I volunteer at an animal shelter in Southern California. I've been there for 5 years and I work exclusively with the cats. One day I met this very sweet elderly kitty in our adult cat room where the new kitties are kept for 7 days. I couldn't help but notice her incredibly sweet disposition, and her incredibly infectious raspy meow. As I spent time with her I could tell by her eager yet vacant stare that she was blind. She was 18 and she was blind and she had been dumped at our shelter. Don't get me started on how I feel about that, and how often I see it. Kitten season was coming up and for anyone in the shelter environment you know that once the bouncy kittens overtake the shelter some of the wonderful adult cats don't get as much attention from adopters.
Being at a shelter, it's hard to not fall in love with the animals there who show such extraordinary gratitude for the love and attention that they receive. I have fallen in love many times - Sugar, Huck, Mittens, to name but a few. But this time was different. I met her and within mere minutes I was so drawn to her that I just knew she was meant for me. I immediately let everyone who would listen know that I had fallen in love with her and that I wanted to take her home so that I could give this precious senior kitty the best last days, months or years of her life. Whatever time on this earth that she had left I knew had to be spent with me. She wound up at my shelter for a reason.
I named her Rosie, which just seemed to fit her sweet spirit. Plus it was what I wanted her future to be (mushy I know). I took her home and provided her with a very simple yet spacious living space, more or less confined to the back half of my living room, secured with baby gates so that she wouldn't get overwhelmed with a space too large. Well, it was quickly decided, by Rosie, that the setup was completely unacceptable. No, she INSISTED that she have full run of my house. Despite her blindness and her arthritis she managed to climb over every gate, every time. And she had NO problem voicing her frustration, VERY loudly!! I finally gave up, returned the gates to Home Depot and decided it was wise to just let this little spitfire have her way. And that was OK with me, because it was all about making her happy.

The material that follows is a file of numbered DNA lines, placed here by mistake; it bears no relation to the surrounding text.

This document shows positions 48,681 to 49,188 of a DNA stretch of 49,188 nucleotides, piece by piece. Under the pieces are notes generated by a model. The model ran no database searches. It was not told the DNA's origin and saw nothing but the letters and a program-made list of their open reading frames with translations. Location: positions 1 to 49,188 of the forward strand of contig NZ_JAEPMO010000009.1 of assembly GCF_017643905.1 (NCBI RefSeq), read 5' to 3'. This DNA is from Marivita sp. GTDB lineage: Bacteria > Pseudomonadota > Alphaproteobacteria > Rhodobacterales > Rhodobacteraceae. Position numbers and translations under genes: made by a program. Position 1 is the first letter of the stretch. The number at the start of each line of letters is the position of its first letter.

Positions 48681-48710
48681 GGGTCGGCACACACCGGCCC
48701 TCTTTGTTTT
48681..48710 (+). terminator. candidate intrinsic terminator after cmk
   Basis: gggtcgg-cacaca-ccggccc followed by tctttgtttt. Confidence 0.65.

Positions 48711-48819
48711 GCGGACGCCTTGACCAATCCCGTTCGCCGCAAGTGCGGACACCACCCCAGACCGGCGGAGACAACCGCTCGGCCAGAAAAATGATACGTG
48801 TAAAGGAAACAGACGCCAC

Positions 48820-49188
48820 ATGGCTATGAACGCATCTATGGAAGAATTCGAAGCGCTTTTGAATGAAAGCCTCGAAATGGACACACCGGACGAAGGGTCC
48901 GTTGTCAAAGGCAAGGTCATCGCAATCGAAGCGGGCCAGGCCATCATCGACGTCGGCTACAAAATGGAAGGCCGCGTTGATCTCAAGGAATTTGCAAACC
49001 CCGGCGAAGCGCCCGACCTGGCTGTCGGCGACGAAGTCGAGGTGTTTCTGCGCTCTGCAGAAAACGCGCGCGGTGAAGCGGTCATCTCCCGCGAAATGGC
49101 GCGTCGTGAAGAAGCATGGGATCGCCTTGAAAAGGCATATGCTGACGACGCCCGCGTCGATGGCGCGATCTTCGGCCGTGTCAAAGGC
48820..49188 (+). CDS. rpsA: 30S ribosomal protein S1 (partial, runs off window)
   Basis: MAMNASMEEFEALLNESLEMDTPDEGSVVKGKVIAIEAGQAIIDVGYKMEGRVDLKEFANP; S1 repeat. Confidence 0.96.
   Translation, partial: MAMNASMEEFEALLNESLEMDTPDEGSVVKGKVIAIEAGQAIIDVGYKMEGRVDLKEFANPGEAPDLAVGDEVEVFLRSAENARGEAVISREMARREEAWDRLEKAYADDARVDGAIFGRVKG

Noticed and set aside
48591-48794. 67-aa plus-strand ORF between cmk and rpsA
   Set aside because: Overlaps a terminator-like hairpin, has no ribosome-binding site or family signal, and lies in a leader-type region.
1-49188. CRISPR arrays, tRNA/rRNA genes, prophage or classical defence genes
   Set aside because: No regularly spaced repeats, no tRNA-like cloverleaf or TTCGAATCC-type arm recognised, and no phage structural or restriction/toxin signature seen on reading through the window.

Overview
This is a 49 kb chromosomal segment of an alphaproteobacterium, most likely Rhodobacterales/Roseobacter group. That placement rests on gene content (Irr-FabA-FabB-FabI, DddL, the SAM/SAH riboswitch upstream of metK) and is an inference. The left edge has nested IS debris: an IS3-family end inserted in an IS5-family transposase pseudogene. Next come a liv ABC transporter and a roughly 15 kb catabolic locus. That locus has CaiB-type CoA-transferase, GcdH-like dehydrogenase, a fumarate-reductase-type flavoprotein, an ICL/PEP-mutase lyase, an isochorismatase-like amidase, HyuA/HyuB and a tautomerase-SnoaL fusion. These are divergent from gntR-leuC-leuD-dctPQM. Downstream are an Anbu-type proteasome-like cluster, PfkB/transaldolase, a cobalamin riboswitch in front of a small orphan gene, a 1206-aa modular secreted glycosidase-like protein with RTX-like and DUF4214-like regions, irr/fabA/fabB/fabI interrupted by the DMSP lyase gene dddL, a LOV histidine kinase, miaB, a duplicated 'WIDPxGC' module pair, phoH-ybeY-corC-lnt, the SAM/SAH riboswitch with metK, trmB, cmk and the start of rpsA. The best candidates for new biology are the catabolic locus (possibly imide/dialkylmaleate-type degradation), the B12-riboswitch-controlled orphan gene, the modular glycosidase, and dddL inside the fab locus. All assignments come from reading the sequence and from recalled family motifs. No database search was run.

As I was to discover Rosie had a larger than life presence that completely filled up my home. She eventually decided to remain in the back half of the living room, the space I had originally carved out for her anyway but this time it was HER choice (all cat owners right about now are agreeing with the accuracy of this feline rule). She had her little raspy meow that she used quite frequently to explain how she was feeling at any point in time. Sometimes it was just to ask if I was still in the room (and she liked to ask that at midnight, at 3 am, at 5 am...). She was a continual source of amusement, joy and happiness for me. And in return for that I tried, and hopefully succeeded, in giving her the best rest of her life that she could have ever hoped for. I gave her as much food as she could eat, as many cat nip toys as she wanted, a 24 hour a day soft radio for company, and so many hugs and so many kisses that I think it must have bugged her, but she didn't seem to mind.
Sadly I lost her only 6 months after I brought her home, her little body succumbed to bladder cancer and within 18 days of the first observable symptom she was gone. And that living room was very, very empty and quiet for a very long time, her presence noticeably missing. But now I can smile when I think of her without being sad and just remember how that wonderful little spirit impacted my life forever. I will always love her and always miss her and I hope that she is happy and free someplace over that Rainbow Bridge, watching birds and butterflies and anything else that she sees as beautiful. I hope she looks in a mirror.